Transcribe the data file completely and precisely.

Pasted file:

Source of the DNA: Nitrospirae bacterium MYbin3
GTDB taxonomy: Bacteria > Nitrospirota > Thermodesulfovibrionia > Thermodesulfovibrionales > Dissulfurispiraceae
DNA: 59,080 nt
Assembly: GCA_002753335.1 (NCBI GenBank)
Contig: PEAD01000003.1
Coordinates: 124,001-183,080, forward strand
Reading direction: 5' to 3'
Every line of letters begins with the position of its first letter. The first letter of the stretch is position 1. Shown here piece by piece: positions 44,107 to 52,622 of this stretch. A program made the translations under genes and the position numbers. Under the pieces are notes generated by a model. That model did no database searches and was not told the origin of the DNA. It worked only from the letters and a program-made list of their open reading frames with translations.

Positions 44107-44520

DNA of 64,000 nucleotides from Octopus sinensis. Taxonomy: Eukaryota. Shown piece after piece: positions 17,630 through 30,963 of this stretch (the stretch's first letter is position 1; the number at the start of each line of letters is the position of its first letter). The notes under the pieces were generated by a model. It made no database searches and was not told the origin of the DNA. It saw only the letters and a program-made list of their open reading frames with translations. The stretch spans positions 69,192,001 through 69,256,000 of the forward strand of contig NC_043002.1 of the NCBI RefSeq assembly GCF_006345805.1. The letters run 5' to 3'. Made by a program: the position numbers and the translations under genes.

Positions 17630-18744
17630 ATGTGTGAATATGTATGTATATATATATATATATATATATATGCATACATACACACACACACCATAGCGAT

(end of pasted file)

Source of the DNA: Nitrospirae bacterium MYbin3
GTDB taxonomy: Bacteria > Nitrospirota > Thermodesulfovibrionia > Thermodesulfovibrionales > Dissulfurispiraceae
DNA: 59,080 nt
Assembly: GCA_002753335.1 (NCBI GenBank)
Contig: PEAD01000003.1
Coordinates: 124,001-183,080, forward strand
Reading direction: 5' to 3'
Every line of letters begins with the position of its first letter. The first letter of the stretch is position 1. Shown here piece by piece: positions 44,107 to 52,622 of this stretch. A program made the translations under genes and the position numbers. Under the pieces are notes generated by a model. That model did no database searches and was not told the origin of the DNA. It worked only from the letters and a program-made list of their open reading frames with translations.

Positions 44107-44520

DNA of 64,000 nucleotides from Octopus sinensis. Taxonomy: Eukaryota. Shown piece after piece: positions 17,630 through 30,963 of this stretch (the stretch's first letter is position 1; the number at the start of each line of letters is the position of its first letter). The notes under the pieces were generated by a model. It made no database searches and was not told the origin of the DNA. It saw only the letters and a program-made list of their open reading frames with translations. The stretch spans positions 69,192,001 through 69,256,000 of the forward strand of contig NC_043002.1 of the NCBI RefSeq assembly GCF_006345805.1. The letters run 5' to 3'. Made by a program: the position numbers and the translations under genes.

Positions 17630-18744
17630 ATGTGTGAATATGTATGTATATATATATATATATATATATATGCATACATACACACACACACCATAGCGAT